Abu Dhabi, UAEWednesday 8 July 2020

Syrian doctor arrested in Germany for ‘crimes against humanity’

Man accused of torturing detainees at a prison run by Syrian regime's intelligence services

German police and security forces are on the alert as authorities bring Syrian suspects to trial. AFP
German police and security forces are on the alert as authorities bring Syrian suspects to trial. AFP

A Syrian doctor was arrested in Germany on suspicion of committing crimes against humanity at a military hospital run by Syrian intelligence services, prosecutors said on Monday.

Identified as Alaa M because of strict German privacy laws, the suspect was accused of having “tortured a detainee … in at least two cases” while working at the hospital in the western city of Homs in 2011.

In one incident, the suspect was alleged to have tortured a man who had been arrested on suspicion of taking part in an anti-government demonstration. The doctor was alleged to have caused the man to suffer an epileptic fit, according to a statement from the prosecutors.

The doctor beat the man with a plastic pipe and kicked him after he fell to the ground, they claimed. Along with another prison doctor, the suspect was accused of beating the protester senseless.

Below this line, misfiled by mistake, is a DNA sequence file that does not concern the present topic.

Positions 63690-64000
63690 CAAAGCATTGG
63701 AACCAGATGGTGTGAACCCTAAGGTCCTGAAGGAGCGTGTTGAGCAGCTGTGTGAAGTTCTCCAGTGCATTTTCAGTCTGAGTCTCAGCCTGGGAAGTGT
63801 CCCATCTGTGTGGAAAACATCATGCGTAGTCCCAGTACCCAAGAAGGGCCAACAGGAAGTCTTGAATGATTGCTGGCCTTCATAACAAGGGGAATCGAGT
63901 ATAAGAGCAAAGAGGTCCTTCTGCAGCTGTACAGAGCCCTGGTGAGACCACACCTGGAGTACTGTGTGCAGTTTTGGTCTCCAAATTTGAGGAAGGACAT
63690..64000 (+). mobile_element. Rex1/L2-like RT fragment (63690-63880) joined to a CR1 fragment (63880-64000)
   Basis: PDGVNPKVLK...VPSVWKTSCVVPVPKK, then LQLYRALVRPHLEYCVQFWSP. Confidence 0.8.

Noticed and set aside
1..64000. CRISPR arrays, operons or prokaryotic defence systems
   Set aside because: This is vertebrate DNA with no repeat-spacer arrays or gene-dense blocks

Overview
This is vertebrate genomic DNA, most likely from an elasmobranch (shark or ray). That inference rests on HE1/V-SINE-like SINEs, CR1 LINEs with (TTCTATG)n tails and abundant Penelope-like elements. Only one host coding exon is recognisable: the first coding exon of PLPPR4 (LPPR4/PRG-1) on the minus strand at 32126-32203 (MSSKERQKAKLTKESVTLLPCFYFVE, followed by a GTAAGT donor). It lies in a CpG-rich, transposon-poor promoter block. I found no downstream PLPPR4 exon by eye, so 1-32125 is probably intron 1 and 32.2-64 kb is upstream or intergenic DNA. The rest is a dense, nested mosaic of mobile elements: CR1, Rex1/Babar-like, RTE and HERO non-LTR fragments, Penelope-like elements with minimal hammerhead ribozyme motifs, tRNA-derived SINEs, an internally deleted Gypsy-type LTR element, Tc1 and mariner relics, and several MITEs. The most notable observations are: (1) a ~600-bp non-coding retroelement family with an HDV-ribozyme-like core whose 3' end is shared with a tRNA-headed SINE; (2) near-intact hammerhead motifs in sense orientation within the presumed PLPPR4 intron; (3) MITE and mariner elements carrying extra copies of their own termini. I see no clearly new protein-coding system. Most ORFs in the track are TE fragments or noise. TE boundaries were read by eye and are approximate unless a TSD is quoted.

The victim was then carried away in a blanket by prison guards and later died, although the cause of his death was unclear, the prosecutors said.

The accused man left Syria for Germany in 2015, where he continued to practise as a doctor.

His arrest in the central state of Hesse on Friday followed the start in April of the first war crimes trial linked to Syria’s war to take place outside of the country.

In the city of Koblenz, two former members of Syria’s secret police stood accused of crimes against humanity over their role in a Syrian government detention centre where opposition protesters were tortured in their thousands.

Since 2016, close to 50 torture survivors, relatives, campaigners and lawyers have filed criminal complaints connected to human rights abuses by the Syrian government and its agencies, and the Koblenz trial was described as a breakthrough in efforts to bring high-ranking officials accused of war crimes to justice.

The UK-based Syrian Observatory for Human Rights monitoring group estimated that at least 100,000 people died from torture or as a result of inhumane conditions in government prisons.

Syria's civil war, which began with the repression of anti-government protests, has killed more than 380,000 people and displaced nearly half the country's population.

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Updated: June 22, 2020 03:13 PM

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